How many false predictions have there been? Let’s plunge into the Deeper Waters and find out.
One can’t say exactly how many false predictions there have been of the end, but one can say they have happened consistently. Just today I was on Facebook and saw the same thing going on based on the news of Trump possibly being indicted. Obviously, the Bible did predict such a thing, even though no one saw it at all. I’m sure since I shared my view of Revelation the charges of heresy are going to come forward, as if I care.
At any rate, Ehrman goes to the history of interpretation and how the early church tended to NOT interpret the book literalistically. Papias was even treated as less intelligent for holding this kind of idea by later church fathers. Unfortunately for us, Papias’s writings have been lost and all we have is quotations of various parts from other church fathers.
Hippolytus was one who actually made a prediction for around 500 AD (Ehrman says CE, but I refuse to use that kind of practice). Like others, he was wrong as we all know now. Unfortunately, he was followed by many others.
Augustine was one who scorned the materialistic view and no doubt, wasFiore extremely influential. He didn’t want to think of anything carnal of any sort being in Heaven. As much as I am a Preterist, I do fear we could do a danger by picturing things of this Earth as if they were carnal. Now, this doesn’t mean that there will be things like sexual intercourse which usually comes first to mind in Heaven, but it doesn’t mean also that there won’t be anything there that is more materialistic for us to enjoy. It is usually a good idea to avoid extremes.
Ehrman also writes of Joachim of Fiore who believed he was given a vision of how everything would turn out and based his eschatology on Trinitarian stages. Perhaps, this could be a precursor of dispensationalism. He was convinced things would wrap up soon, and again, he was wrong.
As we move through history, when times of tumult and chaos arise, people naturally think, “This is it!” It happened during the French Revolution. In the time of the Reformation, Luther and others held to views about the Pope matching the book of Revelation.
From here, Ehrman moves on premillennialism.
The term “ premillennialism ” requires some explaining . In the eighteenth century , many British and American Protestants had started to move beyond Augustine’s “ historicist ” approach to Revelation , which claimed that most of the events of the book had been fulfilled and that the millennium , Christ’s reign on earth , was happening now . They instead adopted a “ futuristic ” approach , arguing that the book was predicting what was yet to come , and that the millennium could be expected at the end of the age.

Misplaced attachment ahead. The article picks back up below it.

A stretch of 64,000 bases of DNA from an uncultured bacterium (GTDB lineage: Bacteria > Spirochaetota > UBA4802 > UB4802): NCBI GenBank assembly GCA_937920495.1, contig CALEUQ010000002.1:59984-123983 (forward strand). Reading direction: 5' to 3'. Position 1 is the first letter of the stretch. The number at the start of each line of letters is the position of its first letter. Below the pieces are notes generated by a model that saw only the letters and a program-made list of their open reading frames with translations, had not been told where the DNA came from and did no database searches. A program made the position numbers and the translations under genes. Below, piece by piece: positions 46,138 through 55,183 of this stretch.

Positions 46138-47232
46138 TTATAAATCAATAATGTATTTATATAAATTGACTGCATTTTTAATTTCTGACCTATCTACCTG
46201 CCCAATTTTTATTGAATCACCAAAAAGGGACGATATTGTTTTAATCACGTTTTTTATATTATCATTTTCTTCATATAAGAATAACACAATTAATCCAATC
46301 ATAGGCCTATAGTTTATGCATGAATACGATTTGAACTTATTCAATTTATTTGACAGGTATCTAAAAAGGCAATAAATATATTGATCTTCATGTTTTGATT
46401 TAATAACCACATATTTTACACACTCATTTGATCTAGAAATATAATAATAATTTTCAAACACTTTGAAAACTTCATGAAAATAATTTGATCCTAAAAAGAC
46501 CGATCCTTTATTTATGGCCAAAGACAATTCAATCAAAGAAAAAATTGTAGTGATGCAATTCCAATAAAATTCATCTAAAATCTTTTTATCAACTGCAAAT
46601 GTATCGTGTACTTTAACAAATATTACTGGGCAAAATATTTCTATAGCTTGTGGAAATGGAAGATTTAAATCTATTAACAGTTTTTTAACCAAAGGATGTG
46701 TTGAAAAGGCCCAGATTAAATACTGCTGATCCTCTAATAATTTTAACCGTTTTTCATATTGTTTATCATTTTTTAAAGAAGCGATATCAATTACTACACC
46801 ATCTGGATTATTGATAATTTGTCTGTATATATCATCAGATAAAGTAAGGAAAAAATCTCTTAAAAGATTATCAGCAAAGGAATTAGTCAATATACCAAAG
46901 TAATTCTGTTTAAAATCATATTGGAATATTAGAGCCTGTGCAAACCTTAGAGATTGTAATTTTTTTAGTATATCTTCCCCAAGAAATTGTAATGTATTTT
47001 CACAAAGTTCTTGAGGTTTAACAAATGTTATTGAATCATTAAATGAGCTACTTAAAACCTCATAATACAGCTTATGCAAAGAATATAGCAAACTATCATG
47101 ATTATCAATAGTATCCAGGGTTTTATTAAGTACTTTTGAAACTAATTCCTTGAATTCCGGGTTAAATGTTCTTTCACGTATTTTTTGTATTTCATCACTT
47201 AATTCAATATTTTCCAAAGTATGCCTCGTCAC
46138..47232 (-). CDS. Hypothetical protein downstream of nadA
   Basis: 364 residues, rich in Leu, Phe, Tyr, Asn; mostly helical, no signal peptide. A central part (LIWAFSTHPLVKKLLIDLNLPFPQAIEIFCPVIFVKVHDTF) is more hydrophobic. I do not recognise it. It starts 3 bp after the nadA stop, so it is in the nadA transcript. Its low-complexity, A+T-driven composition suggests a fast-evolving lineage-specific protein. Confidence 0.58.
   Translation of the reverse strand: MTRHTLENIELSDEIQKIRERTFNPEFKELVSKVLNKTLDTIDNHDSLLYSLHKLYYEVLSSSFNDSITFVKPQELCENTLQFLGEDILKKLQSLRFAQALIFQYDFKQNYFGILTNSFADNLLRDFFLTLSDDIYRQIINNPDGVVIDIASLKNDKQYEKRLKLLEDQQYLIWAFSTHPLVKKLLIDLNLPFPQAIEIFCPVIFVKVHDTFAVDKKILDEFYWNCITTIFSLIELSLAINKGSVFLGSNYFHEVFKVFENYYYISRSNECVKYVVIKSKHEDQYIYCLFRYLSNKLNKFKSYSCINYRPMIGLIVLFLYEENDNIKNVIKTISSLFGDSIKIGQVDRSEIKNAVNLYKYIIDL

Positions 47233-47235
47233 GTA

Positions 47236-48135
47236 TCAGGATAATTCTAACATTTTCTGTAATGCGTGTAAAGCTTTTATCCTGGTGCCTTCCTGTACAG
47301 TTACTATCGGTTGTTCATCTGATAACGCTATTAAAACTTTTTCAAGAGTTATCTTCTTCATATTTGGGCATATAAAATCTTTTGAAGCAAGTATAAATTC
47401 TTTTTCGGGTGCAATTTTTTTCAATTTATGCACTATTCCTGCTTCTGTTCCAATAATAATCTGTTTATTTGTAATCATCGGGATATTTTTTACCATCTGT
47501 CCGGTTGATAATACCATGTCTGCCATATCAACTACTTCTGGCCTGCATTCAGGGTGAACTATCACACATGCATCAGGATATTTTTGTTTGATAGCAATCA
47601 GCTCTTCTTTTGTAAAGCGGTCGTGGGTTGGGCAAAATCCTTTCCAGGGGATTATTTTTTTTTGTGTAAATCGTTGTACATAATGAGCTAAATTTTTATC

Now I do question here what he has in mind by the historicist approach. A Preterist approach like mine would say that Revelation has largely been fulfilled in the first century. A historicist approach I have thought says that Revelation is going to be fulfilled throughout time as a sort of chronological map. To check, I did so some web searches and found that yes, this is the general understanding of historicism. I think I know what Ehrman is getting at, but I wish his language was clearer or perhaps maybe he’s just not aware of the four main schools of interpretation of Revelation as is shown in a commentary like Steve Gregg’s. (I am leaning this way also because of his failure to mention Preterism in his book on Jesus as an apocalyptic prophet.)
After the Reformation, people noticed a lot of progress going on and thought that surely the millennium was upon us. One influential person was John Nelson Darby who is accredited as being the one who came up with the idea of the rapture, that Jesus would actually come twice again and the first time would be to remove the church before the Great Tribulation and let the rest of the world in a sense literally experience Hell on Earth. Darby was highly influential on Scofield who through his study Bible led this to practically becoming a tenet of faith for many Christians.
Now some might be wondering about the failed prophecies. We have only seen a few in this chapter. There will be more next time, a chapter I am holding off on seeing as I have not finished it yet. Hopefully, I will have by next time.
(And I affirm the virgin birth)